Chile on cutting-edge of HIV/AIDS patient research

An innovative monitoring system is tracking the progress of the country’s patients, providing doctors and researchers with new data on antiviral treatments. 

While many countries struggle to track HIV/AIDS treatments, Chile is on the cutting-edge of patient research, having put in place a unique system that can monitor HIV/AIDS patients and their progress.
This innovative system is providing Chilean doctors and researchers with data regarding the effectiveness of antiviral treatments. It’s important, according to Marcelo Wolff, an infectologist who studies HIV/AIDS at the Universidad de Chile, because accurate data about the success rates of these drugs can be hard to come by.
“Treatment is available in many other parts of the world, but no one knows whether or not it is working,” Wolff told Inter Press Service.
The system is based on a monitoring system in 32 public health centers in Chile. An initiative of the Chilean AIDS Corhort, the system has created a standardized way to assess patient treatment and make impact evaluations.
“Knowing about what is happening to the people being treated is the main novelty,” Wolff said. “And the Chilean AIDS Cohort has been able to study that: the survival, morbidity and hospitalisation rates, and labor and social reinsertion.”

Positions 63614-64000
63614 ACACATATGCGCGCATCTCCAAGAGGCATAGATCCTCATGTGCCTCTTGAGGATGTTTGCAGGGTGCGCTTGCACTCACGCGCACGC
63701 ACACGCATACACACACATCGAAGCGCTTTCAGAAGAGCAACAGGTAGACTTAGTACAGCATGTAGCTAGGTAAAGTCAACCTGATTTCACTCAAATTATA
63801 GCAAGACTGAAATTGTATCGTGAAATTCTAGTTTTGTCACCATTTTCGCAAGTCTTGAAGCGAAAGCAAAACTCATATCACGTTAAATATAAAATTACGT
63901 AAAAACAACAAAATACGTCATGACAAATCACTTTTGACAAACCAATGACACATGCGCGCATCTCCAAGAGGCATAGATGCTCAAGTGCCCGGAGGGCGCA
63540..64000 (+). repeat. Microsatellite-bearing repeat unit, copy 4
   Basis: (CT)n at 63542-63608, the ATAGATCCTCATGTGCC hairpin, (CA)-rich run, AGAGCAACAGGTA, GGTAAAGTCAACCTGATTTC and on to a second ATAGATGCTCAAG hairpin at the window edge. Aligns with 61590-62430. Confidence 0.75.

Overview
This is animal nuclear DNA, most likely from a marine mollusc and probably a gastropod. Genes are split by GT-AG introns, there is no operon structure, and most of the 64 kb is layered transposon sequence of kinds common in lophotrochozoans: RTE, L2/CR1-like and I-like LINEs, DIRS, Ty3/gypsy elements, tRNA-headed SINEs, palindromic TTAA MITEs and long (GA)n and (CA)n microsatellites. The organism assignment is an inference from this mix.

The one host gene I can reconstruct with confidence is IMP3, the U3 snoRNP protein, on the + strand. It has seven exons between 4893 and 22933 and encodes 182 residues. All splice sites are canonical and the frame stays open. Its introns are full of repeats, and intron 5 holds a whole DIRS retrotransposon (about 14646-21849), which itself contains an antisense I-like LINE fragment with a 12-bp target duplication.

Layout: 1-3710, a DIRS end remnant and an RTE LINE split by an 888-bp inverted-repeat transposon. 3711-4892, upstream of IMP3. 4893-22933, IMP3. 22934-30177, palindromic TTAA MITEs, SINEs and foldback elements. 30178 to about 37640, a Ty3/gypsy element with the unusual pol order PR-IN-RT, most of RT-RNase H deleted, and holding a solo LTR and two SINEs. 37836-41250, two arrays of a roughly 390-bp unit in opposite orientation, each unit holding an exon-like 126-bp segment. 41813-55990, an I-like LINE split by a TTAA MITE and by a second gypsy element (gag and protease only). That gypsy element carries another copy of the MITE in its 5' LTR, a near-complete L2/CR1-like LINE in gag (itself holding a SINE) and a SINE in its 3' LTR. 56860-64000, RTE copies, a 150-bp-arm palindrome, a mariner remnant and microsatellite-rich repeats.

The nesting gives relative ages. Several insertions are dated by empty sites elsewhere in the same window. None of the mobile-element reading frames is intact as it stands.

This data is being utilized in many ways, including helping lawmakers make informed decisions about AIDS treatment and funding, enabling medical providers to adapt therapy to local conditions, and helping the international AIDS research community assess the spread of HIV/AIDS.
According to Wolff, Chile is a country with exceptional healthcare and support for HIV/AIDS patients. The country’s national healthcare program ensures that all HIV/AIDS patients have access to the latest treatment options.
“Coverage extends to nearly everyone living with HIV,” Wolff said.
Wolff said that thanks to the Chilean government’s health program and the Chilean AIDS Cohort, HIV/AIDS mortality in the country has been reduced by more than 80 percent, and hospitalization rates have gone done, enabling Chileans living with HIV/AIDS to return to their day-to-day lives.